Common Diagnostic Errors That Lead to Personal Injury Claims

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Common Diagnostic Errors That Lead to Personal Injury Claims

doctor looking at x-rays to make diagnosis

Male doctor in surgical clothes looking at vertebral mri scan headshot

Patients who seek medical attention expect their doctors and medical professionals to know how to help. More times than not, a doctor can usually determine what’s ailing you and prescribe a treatment plan. Unfortunately, doctors are not infallible. They can make mistakes, like misdiagnosis or failure to diagnose.

doctor looking at x-rays to make diagnosis

Male doctor in surgical clothes looking at vertebral mri scan headshot

A John Hopkins study estimated that more than 100,000 Americans are potentially the victim of inaccurate or delayed diagnosis each year, with consequences ranging from disability to death.

What Are Common Diagnostic Errors Made by Doctors?

  • Delayed diagnosis is one of the most common types of diagnostic errors in the medical field. This occurs when a doctor correctly diagnoses a patient’s condition but does so much later than they should have. The risk with delayed diagnosis is that if too much time has passed, the patient’s condition has likely worsened or become untreatable. This is especially true in cases of cancer, which is often far more treatable in early stages than later stages.
  • Failure to diagnose a related/unrelated disease occurs when a doctor successfully diagnoses one condition but fails to see a second underlying issue. The risk of missing a related or unrelated disease can be life-threatening, especially for patients who already suffer from a primary disease.
  • Failure to address complications can put the patient’s life in danger if additional complications aggravate the diagnosed disease or other pre-existing conditions.
  • A wrong diagnosis can occur if a doctor completely misreads all the signs and symptoms of a disease or condition. Misdiagnosing a patient’s illness or medical condition can become dangerous if the source of the problem goes untreated.
  • A missed diagnosis is when a doctor assesses a patient and mistakenly gives them a clean bill of health when they are actually afflicted with an illness. Patients who don’t even know that they have a medical condition or disease can be at risk of complications or death if they never receive the treatment they need.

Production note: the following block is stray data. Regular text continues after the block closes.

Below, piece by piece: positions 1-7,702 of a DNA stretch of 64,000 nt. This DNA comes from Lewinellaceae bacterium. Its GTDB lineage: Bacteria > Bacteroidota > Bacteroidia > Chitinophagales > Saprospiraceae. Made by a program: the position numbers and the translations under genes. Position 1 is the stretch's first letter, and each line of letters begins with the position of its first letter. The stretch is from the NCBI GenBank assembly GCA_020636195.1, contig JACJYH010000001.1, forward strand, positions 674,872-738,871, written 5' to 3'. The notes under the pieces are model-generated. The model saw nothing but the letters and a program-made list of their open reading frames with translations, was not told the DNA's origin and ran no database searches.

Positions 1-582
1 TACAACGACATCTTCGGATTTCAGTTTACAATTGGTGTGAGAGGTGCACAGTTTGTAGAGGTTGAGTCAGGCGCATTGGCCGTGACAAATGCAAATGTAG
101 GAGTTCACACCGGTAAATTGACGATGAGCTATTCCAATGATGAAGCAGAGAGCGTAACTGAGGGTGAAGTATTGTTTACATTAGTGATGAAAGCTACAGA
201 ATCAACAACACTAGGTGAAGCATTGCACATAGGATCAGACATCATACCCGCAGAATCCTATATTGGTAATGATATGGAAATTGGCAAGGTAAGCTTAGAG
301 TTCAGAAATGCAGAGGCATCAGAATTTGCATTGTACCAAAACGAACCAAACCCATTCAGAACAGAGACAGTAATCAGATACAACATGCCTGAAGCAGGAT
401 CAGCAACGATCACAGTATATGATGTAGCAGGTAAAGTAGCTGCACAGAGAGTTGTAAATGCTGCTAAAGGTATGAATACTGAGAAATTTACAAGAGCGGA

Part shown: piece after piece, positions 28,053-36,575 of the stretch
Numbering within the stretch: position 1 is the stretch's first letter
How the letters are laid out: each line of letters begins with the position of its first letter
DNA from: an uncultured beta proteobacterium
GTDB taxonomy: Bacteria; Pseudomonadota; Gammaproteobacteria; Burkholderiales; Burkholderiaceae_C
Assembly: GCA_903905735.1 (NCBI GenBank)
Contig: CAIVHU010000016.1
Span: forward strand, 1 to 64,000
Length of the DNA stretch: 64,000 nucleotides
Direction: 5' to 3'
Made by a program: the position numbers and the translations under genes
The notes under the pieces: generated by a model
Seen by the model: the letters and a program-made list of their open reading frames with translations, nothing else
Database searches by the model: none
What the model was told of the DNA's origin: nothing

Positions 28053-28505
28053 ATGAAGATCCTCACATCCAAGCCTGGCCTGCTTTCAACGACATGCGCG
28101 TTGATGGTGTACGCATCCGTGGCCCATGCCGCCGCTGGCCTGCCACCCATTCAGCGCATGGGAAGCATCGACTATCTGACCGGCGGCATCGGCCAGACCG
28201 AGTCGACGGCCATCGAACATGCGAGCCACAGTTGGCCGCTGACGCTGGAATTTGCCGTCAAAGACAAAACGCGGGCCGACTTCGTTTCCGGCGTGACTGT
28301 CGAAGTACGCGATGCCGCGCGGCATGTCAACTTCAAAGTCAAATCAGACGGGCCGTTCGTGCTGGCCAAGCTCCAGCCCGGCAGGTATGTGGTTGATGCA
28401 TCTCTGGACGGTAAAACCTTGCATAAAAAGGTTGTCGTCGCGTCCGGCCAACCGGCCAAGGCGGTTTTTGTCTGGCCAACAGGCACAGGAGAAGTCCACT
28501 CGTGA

Three Major Disease Categories that Cause the Most Harm When Misdiagnosed

Research conducted by a Johns Hopkins team discovered that there are three common categories of diseases that can lead to life-threatening results when a doctor fails to provide a proper diagnosis.

Nearly 75 percent of all harm caused by diagnostic errors occurs in patients who have:

  1. Infections (i.e., sepsis)
  2. Cancers (i.e., lung cancer)
  3. Vascular incidents (i.e., stroke)
    Brain disease diagnosis

    Brain disease diagnosis

Reducing Risk of Medical Error-Related Injuries

While doctors can and should be trusted in the event of a medical emergency or illness, it’s important to remember that they are not immune from making mistakes. They are also held to a higher standard of care than professionals in many other industries since negligence or mistakes on their part can have such drastic consequences for their patients.

If you are medically able, do your best to help yourself and your medical team as you navigate through an injury or illness together. If you are unable to speak for yourself, always have a trusted friend or family member by your side.

  • Remember the names of the doctors and nurses on your medical team and communicate with them throughout your hospital stay or doctor’s visit.
  • Disclose all medical history to your medical team to ensure everyone is on the same page about past and future medical treatment.
  • Be sure you have a list of all medications you are currently taking and why you take them.
  • Discuss potential risks or outcomes of recommended medical procedures.

Doctors can’t be held accountable if you are injured as a result of withheld information. For example, you may have difficulty filing a claim if you failed to disclose your use of an illicit substance that reacts poorly with a drug your doctor prescribed. The same is true for drug allergies. Be transparent with your doctors to avoid drug interactions or allergic reactions.

Are Medical Malpractice Cases Easy to Prove?

The strict standard of care to which doctors must adhere doesn’t necessarily make it easier to hold them liable for poor medical outcomes. As with all personal injury cases, it’s up to the plaintiff and their legal team to prove the person who is responsible for their injury was negligent, which means you’ll need to work with other medical professionals on your case.

Doctors are covered by medical malpractice insurers with deep pockets. They will put up a fight regardless of the doctor’s culpability or negligence. Working with a legal team who understands medical malpractice law may help you reach an advantageous outcome.